“When people picture a forest fire, they probably think of flames licking up into tree tops, and animals trying to escape,” said the study’s lead author Merritt Turetsky, a professor of Integrative Biology at University of Guelph in Ontario, Canada. “But peat fires tend to be creeping ground fires. They can burn for days and weeks, even under relatively wet conditions. They lack the drama of flames, but they produce a lot of smoke.”

That smoke contains large amounts of carbon and makes peat fires dangerous to human health. It can worsen air quality and even trigger asthma and other respiratory problems.

“In addition to the amount of carbon released, the types of emissions also can make smoldering fires of greater concern than fires where most of the combustion takes place in flames,” said Watts, who is studying the emissions from burning peat and many other types of organic fuels with his DRI colleagues to determine their potential effects in the atmosphere and on our global climate.

“Peat fires are an example of wildfires having effects far beyond the areas where they occur, and these effects can last for a very long time,” he added.

Turetsky and former University of Guelph post-doctoral researcher Brian Benscoter teamed up with temperate and tropical fire scientists to summarize what is known about peat fires, from massive lightning-ignited fires that burn large areas of the boreal region to tropical fires often triggered by human activity.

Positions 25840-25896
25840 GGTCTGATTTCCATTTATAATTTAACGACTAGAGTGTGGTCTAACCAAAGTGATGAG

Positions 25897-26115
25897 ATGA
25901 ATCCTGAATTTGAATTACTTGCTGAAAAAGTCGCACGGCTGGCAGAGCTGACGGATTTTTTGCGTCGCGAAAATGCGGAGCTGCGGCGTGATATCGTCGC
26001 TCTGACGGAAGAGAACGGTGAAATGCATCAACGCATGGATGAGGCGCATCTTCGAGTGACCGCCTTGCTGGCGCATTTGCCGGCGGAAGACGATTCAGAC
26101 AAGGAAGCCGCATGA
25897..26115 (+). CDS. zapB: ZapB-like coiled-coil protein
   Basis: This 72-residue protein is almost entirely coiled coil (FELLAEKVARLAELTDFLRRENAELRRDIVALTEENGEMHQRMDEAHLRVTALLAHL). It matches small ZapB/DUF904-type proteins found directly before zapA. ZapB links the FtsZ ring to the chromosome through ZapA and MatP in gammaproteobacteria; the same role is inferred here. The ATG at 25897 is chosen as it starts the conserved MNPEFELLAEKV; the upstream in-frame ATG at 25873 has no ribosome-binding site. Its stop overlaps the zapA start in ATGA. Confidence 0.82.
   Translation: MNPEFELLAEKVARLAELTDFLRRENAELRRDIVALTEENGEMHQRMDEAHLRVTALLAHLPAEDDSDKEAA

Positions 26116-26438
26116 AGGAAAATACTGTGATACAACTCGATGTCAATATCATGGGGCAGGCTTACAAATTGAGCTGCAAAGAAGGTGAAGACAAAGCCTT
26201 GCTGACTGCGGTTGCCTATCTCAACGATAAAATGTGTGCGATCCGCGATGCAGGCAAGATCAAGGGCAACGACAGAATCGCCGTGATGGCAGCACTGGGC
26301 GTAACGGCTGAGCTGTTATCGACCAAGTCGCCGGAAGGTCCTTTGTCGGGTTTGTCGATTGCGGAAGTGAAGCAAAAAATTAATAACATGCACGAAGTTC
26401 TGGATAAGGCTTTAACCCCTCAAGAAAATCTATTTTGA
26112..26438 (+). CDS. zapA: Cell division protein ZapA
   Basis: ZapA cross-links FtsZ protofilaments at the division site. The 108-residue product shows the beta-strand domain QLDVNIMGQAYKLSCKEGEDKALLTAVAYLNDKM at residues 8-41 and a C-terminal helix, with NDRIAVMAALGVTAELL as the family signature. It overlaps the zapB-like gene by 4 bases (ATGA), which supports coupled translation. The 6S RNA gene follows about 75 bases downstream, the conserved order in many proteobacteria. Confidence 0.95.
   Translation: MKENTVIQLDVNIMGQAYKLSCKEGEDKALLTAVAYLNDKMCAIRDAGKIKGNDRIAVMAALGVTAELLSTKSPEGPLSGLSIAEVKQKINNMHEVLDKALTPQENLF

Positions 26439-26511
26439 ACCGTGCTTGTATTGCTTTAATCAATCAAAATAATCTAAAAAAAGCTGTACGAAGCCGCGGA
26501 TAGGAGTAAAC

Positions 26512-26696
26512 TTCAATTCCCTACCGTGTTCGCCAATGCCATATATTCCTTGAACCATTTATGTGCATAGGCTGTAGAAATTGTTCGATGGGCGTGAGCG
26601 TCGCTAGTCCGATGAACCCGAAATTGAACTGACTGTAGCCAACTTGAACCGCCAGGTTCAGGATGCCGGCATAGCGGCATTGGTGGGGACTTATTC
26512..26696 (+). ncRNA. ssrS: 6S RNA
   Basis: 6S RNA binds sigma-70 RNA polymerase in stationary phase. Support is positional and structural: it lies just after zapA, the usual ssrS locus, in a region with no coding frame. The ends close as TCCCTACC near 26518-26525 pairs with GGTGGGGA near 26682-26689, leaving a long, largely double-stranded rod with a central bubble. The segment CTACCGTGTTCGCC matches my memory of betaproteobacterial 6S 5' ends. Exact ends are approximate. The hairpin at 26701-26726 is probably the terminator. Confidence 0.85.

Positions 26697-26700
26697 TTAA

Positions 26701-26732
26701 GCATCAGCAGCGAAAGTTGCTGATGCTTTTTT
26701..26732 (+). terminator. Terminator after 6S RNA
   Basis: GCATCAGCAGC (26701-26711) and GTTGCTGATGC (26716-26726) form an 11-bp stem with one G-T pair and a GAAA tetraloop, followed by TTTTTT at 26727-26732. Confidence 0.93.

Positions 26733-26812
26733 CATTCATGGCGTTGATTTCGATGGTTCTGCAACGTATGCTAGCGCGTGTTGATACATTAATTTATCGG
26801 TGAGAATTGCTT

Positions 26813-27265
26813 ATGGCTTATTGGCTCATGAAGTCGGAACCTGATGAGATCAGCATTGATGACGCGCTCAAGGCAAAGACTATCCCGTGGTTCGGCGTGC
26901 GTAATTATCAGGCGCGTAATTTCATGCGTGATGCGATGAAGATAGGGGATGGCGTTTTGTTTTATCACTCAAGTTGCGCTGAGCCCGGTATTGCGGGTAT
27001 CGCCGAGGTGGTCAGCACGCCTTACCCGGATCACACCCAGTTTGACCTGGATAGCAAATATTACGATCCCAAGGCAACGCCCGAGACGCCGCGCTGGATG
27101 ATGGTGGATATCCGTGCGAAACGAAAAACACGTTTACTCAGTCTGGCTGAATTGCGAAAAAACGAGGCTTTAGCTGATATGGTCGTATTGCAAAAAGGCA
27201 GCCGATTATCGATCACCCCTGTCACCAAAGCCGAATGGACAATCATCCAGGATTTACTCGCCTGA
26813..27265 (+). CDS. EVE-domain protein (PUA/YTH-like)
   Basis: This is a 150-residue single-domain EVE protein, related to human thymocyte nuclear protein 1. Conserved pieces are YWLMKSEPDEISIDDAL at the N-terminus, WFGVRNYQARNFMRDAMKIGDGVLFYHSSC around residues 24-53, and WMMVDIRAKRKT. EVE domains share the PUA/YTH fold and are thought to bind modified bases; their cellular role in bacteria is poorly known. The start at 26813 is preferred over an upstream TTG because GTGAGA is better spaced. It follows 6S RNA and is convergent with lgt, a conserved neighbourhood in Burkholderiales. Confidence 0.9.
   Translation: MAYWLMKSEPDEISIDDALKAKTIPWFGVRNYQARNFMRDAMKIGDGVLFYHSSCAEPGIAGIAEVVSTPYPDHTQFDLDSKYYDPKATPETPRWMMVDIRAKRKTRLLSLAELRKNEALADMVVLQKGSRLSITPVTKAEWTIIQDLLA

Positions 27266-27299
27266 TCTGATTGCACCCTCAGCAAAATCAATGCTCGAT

“The tropical peatlands in Southeast Asia are a clear demonstration of how human activity can alter the natural relationships between ecosystems and fire,” explained Susan Page, a University of Leicester professor and co-author on the study. “Tropical peatlands are highly resistant to natural fires, but in recent decades, humans have drained peatlands for plantation agriculture. People cause the deep layers of peat to dry out, and also greatly increase the number of fire ignitions. It’s a double threat.”

This causes a host of problems, including health issues, airport and school closures, and political tensions.

The paper concludes that almost all peat-rich regions will become more susceptible to drying and burning with a changing climate. The authors also note that the ecology of peat fires and the role of peat fires in long-term Earth system processes need to be explored more thoroughly in future research.

“Thanks to satellite data, we are fully aware of the vast scale of burning in drained peatlands, mostly in Indonesia,” said co-author Guido van der Werf, a professor at Amsterdam’s VU University. “The scary thing,” Werf added,” is future climate change may actually do the same thing: dry out peatlands. If peatlands become more vulnerable to fire worldwide, this will exacerbate climate change in an unending loop.”

This research was supported by the National Science Foundation (NSF), NASA, The European Research Council, the Natural Sciences and Engineering Research Council of Canada, and the Desert Research Institute’s Division of Atmospheric Sciences.


Peat Fires 101

Peat fires can burn up to 15 feet deep and are extremely difficult to extinguish. Russia, which has been plagued by peat fires this summer, constructed a 30-mile-long water pipeline from the Oka River to an area with peat fires east of Moscow.

The excerpt below is from a New York times article and is a quote from Guillermo Rein, an expert on smoldering subterranean fires and an assistant professor at the University of Edinburgh in Scotland.